Our Bob Carey attends the inaugural China Coastal Wetland Conservation Network Conference
Written & Photographed by Bob Carey, Director of Strategic Partnerships
The China Coastal Wetland Conservation Network hosted its first workshop earlier in June in Chang Le, Fujian Province China. The workshop focused on the wetland ecosystems and the ecosystem services they provide in the coastal provinces of China – a region which supports 50% of the national population and 60% of its economic activity. Workshops like these are critical as these areas of the coastal wetlands have decreased by 22% in the last decade. The workshop’s purpose was to launch a new learning network of scientists and conservation practitioners to inform wetland conservation efforts across China’s extensive coast.
As a Strategic Partnerships Director and through the Conservancy’s work in Puget Sound with Floodplains by Design and other coastal conservation projects, I was invited by The Paulson Institute to speak and contribute to the first workshop of the China Coastal Wetland Conservation Network. One of four invited international experts, I shared my expertise in restoring coastal habitats and using wetlands as natural infrastructure to lessen storm and flood risks to local communities here in Puget Sound. And I drew from the experience the Conservancy has gained working in other coastal areas of the US, including the Mississippi River delta and Chesapeake Bay. Given the thousands of acres of tidal marshes along the Chinese coast that have been impacted by invasive Spartina, I was also able to share the successful experiences the Conservancy has had in working with conservationists, agencies and shellfish growers to battle Spartina in Willapa Bay and Puget Sound.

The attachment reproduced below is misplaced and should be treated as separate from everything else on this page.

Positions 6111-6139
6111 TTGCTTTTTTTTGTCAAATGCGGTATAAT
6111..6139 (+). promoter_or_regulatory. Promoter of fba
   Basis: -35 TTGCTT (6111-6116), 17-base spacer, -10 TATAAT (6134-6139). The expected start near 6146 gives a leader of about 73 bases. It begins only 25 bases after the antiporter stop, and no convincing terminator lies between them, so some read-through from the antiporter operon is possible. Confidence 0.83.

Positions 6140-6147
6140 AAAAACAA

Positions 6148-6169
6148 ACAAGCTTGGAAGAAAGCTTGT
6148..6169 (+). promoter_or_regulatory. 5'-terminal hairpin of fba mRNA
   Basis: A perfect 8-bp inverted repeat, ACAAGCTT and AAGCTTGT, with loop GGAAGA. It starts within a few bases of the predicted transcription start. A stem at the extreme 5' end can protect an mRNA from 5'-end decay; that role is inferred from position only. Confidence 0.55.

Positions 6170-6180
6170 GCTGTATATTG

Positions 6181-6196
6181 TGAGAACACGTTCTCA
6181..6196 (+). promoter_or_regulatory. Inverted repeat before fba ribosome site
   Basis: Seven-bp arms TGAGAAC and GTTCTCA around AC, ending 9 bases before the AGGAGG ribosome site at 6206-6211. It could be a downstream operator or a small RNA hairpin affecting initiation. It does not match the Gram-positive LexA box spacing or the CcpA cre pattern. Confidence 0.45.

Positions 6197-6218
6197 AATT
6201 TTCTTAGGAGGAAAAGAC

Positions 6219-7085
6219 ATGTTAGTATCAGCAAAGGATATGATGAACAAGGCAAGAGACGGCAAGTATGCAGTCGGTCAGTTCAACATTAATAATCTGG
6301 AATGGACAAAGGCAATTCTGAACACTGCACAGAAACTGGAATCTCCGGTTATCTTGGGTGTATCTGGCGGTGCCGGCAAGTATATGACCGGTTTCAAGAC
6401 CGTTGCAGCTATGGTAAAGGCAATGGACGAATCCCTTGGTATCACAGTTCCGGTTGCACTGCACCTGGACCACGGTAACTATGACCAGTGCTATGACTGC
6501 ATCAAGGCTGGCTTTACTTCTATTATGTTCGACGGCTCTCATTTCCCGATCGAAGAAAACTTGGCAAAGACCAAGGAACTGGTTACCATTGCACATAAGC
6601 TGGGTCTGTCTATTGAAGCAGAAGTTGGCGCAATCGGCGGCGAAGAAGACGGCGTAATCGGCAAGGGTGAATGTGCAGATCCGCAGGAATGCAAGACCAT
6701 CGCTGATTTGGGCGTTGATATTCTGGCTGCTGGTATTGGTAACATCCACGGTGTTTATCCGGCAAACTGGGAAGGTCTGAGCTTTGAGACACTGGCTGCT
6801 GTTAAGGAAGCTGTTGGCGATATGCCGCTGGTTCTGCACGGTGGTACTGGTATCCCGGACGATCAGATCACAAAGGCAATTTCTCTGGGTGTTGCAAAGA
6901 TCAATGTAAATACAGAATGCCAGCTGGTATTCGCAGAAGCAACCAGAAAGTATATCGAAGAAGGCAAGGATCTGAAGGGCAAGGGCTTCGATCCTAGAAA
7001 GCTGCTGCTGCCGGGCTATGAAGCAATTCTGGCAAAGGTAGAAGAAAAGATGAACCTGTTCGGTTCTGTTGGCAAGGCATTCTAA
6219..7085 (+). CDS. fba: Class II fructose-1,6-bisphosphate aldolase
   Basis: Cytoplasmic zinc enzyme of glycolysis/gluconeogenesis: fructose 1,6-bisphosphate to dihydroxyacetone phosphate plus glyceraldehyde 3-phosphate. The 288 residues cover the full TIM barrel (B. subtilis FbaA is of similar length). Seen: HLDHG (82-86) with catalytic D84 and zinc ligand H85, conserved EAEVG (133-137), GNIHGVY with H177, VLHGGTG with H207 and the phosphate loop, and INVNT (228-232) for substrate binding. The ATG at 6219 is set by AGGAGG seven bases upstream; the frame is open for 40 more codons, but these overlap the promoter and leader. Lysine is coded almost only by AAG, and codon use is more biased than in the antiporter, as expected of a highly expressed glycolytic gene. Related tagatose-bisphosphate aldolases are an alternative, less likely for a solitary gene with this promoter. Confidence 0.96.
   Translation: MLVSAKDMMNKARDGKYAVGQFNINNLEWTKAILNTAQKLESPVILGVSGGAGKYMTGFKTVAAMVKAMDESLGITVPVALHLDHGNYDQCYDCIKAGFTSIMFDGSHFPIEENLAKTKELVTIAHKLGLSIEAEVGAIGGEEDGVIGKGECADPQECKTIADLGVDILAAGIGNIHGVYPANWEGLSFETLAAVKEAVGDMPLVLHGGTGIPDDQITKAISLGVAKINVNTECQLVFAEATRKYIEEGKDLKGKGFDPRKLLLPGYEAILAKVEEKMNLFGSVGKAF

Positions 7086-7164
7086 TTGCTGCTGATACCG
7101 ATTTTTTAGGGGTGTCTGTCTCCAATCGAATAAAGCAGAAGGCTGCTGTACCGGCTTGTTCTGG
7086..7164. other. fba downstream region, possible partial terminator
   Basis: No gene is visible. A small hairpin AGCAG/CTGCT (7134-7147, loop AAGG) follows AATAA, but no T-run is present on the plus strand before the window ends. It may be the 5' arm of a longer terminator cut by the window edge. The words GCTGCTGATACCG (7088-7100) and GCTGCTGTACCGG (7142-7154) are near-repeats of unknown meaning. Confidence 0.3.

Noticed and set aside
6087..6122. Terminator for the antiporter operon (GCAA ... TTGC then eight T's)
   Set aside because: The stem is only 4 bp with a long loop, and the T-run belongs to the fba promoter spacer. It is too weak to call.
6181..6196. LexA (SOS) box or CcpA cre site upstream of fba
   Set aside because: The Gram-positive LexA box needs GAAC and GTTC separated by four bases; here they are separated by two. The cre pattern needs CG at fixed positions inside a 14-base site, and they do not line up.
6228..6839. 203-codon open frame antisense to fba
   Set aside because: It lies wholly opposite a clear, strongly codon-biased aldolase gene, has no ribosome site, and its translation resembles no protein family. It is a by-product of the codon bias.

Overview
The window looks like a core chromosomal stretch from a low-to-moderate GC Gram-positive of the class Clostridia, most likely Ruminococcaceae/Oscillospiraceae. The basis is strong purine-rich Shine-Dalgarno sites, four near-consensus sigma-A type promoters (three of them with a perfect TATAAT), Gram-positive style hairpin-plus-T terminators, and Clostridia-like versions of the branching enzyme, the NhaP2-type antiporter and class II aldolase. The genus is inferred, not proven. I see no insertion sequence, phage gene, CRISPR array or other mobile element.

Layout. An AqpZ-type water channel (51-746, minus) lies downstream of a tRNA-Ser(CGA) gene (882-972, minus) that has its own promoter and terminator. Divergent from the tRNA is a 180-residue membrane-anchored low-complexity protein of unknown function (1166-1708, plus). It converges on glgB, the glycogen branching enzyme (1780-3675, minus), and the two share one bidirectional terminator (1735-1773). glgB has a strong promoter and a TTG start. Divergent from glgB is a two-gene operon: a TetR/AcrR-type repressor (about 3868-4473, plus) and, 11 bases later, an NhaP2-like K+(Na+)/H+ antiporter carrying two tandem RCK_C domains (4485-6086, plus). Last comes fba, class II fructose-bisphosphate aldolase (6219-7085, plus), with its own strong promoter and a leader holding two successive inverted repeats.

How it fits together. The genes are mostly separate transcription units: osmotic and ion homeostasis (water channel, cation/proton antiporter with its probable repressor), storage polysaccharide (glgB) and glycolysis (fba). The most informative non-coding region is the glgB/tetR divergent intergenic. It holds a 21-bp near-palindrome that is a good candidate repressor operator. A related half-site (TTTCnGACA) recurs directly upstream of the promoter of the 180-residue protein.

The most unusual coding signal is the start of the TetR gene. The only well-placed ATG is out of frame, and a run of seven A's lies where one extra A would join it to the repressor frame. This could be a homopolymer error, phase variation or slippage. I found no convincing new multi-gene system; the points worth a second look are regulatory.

The eastern China coast and Puget Sound have more in common than you might think. Both areas of part of critical flyways that support hundreds of thousands of migratory birds annually. And birds on both coasts have experienced significant declines. Chang Le, like Seattle, Tacoma, Olympia and other cities in Puget Sound, is located along the coast and near the mouth of a river – in this case the Min Jiang. As in Puget Sound, coastal China is the hub of its population and its economy – people tend to cluster along waterbodies and waterways, putting pressure on coastal wetlands and ecosystems. As a result, wetlands in China (and in Puget Sound) have been lost or degraded due to diking, draining, filling, water pollution, and invasive species. The environmental similarities between Puget Sound and the Chinese coast provide a valuable opportunity to share lessons learned.
Habitat loss, water quality degradation and invasive species are all prime examples of how environmental issues defy borders – productive international cooperation is crucial as we work together to protect nature. It also provided a great opportunity to visit our global program and see the Conservancy’s China office! This was an amazing experience and I was honored to share expertise at the China Coastal Wetland Conservation Network’s workshop, and continue to develop these important international partnerships.
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